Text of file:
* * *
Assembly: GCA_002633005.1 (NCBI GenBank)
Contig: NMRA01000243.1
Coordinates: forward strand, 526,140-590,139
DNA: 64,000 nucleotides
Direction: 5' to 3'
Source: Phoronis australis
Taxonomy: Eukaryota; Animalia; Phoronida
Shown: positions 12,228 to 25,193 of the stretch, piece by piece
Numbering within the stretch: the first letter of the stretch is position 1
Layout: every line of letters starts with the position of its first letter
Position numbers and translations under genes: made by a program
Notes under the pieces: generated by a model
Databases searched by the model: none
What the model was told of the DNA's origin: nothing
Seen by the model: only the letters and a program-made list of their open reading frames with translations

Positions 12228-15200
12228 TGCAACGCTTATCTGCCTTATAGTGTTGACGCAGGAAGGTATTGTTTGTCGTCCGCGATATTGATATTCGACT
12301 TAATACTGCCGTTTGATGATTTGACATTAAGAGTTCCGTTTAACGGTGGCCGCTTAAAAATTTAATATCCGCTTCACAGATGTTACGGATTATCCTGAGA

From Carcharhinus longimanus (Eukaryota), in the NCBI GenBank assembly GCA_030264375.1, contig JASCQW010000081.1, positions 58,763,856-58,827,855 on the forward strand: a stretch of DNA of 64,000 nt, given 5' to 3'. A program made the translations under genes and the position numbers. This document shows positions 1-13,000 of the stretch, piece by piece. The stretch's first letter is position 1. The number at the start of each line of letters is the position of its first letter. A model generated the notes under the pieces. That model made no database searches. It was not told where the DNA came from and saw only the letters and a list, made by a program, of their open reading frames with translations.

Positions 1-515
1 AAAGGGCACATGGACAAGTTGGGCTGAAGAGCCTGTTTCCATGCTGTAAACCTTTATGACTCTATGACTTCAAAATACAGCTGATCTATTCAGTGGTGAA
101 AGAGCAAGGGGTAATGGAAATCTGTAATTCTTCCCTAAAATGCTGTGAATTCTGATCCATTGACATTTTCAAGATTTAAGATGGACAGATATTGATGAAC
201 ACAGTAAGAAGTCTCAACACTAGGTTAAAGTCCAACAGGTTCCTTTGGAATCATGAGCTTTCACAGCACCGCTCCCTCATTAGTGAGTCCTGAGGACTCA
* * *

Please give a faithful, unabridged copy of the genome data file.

Assembly: GCA_002633005.1 (NCBI GenBank)
Contig: NMRA01000243.1
Coordinates: forward strand, 526,140-590,139
DNA: 64,000 nucleotides
Direction: 5' to 3'
Source: Phoronis australis
Taxonomy: Eukaryota; Animalia; Phoronida
Shown: positions 12,228 to 25,193 of the stretch, piece by piece
Numbering within the stretch: the first letter of the stretch is position 1
Layout: every line of letters starts with the position of its first letter
Position numbers and translations under genes: made by a program
Notes under the pieces: generated by a model
Databases searched by the model: none
What the model was told of the DNA's origin: nothing
Seen by the model: only the letters and a program-made list of their open reading frames with translations

Positions 12228-15200
12228 TGCAACGCTTATCTGCCTTATAGTGTTGACGCAGGAAGGTATTGTTTGTCGTCCGCGATATTGATATTCGACT
12301 TAATACTGCCGTTTGATGATTTGACATTAAGAGTTCCGTTTAACGGTGGCCGCTTAAAAATTTAATATCCGCTTCACAGATGTTACGGATTATCCTGAGA

From Carcharhinus longimanus (Eukaryota), in the NCBI GenBank assembly GCA_030264375.1, contig JASCQW010000081.1, positions 58,763,856-58,827,855 on the forward strand: a stretch of DNA of 64,000 nt, given 5' to 3'. A program made the translations under genes and the position numbers. This document shows positions 1-13,000 of the stretch, piece by piece. The stretch's first letter is position 1. The number at the start of each line of letters is the position of its first letter. A model generated the notes under the pieces. That model made no database searches. It was not told where the DNA came from and saw only the letters and a list, made by a program, of their open reading frames with translations.

Positions 1-515
1 AAAGGGCACATGGACAAGTTGGGCTGAAGAGCCTGTTTCCATGCTGTAAACCTTTATGACTCTATGACTTCAAAATACAGCTGATCTATTCAGTGGTGAA
101 AGAGCAAGGGGTAATGGAAATCTGTAATTCTTCCCTAAAATGCTGTGAATTCTGATCCATTGACATTTTCAAGATTTAAGATGGACAGATATTGATGAAC
201 ACAGTAAGAAGTCTCAACACTAGGTTAAAGTCCAACAGGTTCCTTTGGAATCATGAGCTTTCACAGCACCGCTCCCTCATTAGTGAGTCCTGAGGACTCA